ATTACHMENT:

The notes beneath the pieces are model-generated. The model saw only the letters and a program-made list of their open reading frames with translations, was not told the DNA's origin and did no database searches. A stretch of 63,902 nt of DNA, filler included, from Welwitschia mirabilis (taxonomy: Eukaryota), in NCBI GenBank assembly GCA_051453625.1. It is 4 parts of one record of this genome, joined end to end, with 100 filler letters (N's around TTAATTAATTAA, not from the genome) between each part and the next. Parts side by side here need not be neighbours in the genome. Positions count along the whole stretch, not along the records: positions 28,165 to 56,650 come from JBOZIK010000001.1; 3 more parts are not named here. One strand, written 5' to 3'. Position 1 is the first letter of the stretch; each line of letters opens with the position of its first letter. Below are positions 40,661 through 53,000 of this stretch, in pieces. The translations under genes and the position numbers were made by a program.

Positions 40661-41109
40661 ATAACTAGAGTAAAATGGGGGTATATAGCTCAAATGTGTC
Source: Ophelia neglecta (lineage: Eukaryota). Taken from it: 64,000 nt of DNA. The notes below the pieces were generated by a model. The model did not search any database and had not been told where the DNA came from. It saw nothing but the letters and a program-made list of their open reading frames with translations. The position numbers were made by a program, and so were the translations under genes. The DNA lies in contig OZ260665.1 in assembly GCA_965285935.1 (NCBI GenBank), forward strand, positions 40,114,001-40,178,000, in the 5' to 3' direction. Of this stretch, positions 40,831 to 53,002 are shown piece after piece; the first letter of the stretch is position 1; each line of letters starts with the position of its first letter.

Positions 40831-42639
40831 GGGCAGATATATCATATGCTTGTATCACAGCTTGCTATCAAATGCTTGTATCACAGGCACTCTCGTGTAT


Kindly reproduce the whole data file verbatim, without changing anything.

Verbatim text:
The notes beneath the pieces are model-generated. The model saw only the letters and a program-made list of their open reading frames with translations, was not told the DNA's origin and did no database searches. A stretch of 63,902 nt of DNA, filler included, from Welwitschia mirabilis (taxonomy: Eukaryota), in NCBI GenBank assembly GCA_051453625.1. It is 4 parts of one record of this genome, joined end to end, with 100 filler letters (N's around TTAATTAATTAA, not from the genome) between each part and the next. Parts side by side here need not be neighbours in the genome. Positions count along the whole stretch, not along the records: positions 28,165 to 56,650 come from JBOZIK010000001.1; 3 more parts are not named here. One strand, written 5' to 3'. Position 1 is the first letter of the stretch; each line of letters opens with the position of its first letter. Below are positions 40,661 through 53,000 of this stretch, in pieces. The translations under genes and the position numbers were made by a program.

Positions 40661-41109
40661 ATAACTAGAGTAAAATGGGGGTATATAGCTCAAATGTGTC
Source: Ophelia neglecta (lineage: Eukaryota). Taken from it: 64,000 nt of DNA. The notes below the pieces were generated by a model. The model did not search any database and had not been told where the DNA came from. It saw nothing but the letters and a program-made list of their open reading frames with translations. The position numbers were made by a program, and so were the translations under genes. The DNA lies in contig OZ260665.1 in assembly GCA_965285935.1 (NCBI GenBank), forward strand, positions 40,114,001-40,178,000, in the 5' to 3' direction. Of this stretch, positions 40,831 to 53,002 are shown piece after piece; the first letter of the stretch is position 1; each line of letters starts with the position of its first letter.

Positions 40831-42639
40831 GGGCAGATATATCATATGCTTGTATCACAGCTTGCTATCAAATGCTTGTATCACAGGCACTCTCGTGTAT